The six episodes of "Surviving R. Kelly" broke down the systems that have allowed singer R. Kelly to allegedly abuse and torment Black girls and women for nearly three decades. Recognizing that the entertainment industry isn’t the only one that ritually harms and oppresses this community, racial justice organization Color of Change launched an interactive website on Saturday (January 5) that maps these abuses across sectors.
R Kelly abused Black girls for 3 decades. Imagine how many ppl decided that abused Black girls was not a deal breaker for them. https://t.co/pR5UrEHrbW is our fight back against the whole damn system. No justice can exist without Black women and girls. Period. #SurvivingRKelly
rnt— ColorOfChange.org (@ColorOfChange) January 6, 2019
rntBlackWomenToo.com tracks this violence as Black women and girls experience it in entertainment, policing, healthcare, media and many other areas. “Lifetime’s ‘Surviving R. Kelly’ shows what happens when being Black and a woman and working class render our truths inconsequential," an introductory description on the website reads. "This interactive site—created by and for Black women and allies—visualizes the systems that put our minds and bodies at risk."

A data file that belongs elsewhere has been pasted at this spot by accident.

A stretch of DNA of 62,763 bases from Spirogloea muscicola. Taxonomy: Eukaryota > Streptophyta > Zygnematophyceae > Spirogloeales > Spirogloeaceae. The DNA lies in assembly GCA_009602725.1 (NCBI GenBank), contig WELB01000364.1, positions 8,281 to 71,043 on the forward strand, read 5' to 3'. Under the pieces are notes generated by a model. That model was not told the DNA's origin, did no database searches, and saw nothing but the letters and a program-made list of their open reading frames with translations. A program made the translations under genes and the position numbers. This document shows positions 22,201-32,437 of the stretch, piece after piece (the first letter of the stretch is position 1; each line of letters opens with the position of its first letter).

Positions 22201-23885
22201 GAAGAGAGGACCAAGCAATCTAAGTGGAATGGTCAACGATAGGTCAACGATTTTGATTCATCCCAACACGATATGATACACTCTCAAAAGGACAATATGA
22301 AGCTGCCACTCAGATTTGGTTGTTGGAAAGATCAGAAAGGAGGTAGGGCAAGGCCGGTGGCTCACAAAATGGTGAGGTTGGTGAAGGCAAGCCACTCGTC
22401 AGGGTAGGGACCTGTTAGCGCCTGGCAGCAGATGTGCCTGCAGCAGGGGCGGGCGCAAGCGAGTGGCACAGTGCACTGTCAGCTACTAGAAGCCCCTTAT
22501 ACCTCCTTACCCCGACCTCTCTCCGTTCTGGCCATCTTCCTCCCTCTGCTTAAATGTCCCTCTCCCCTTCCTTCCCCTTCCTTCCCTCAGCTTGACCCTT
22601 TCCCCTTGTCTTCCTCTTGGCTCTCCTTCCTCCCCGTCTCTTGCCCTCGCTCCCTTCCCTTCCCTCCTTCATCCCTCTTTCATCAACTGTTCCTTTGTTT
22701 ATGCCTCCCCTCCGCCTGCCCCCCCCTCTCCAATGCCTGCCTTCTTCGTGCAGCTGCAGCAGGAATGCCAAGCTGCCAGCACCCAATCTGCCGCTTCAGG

Color of Change, which counts "Surviving R. Kelly" executive producer dream hampton among its board members, launched the site in conjunction with a petition imploring supporters to stand behind Black women and girls. “It is the obligation of all of us to show up for Black women—and to demand a cost from those who won’t," the petition reads. “It is our duty as a community to protect Black girls from sexual violence and exploitation. As we begin this new year, we’re letting abusers and their enablers know that their time is up and we’re taking a stand for Black women and girls and we’re asking for you to join us in pledging to protect Black girls and women."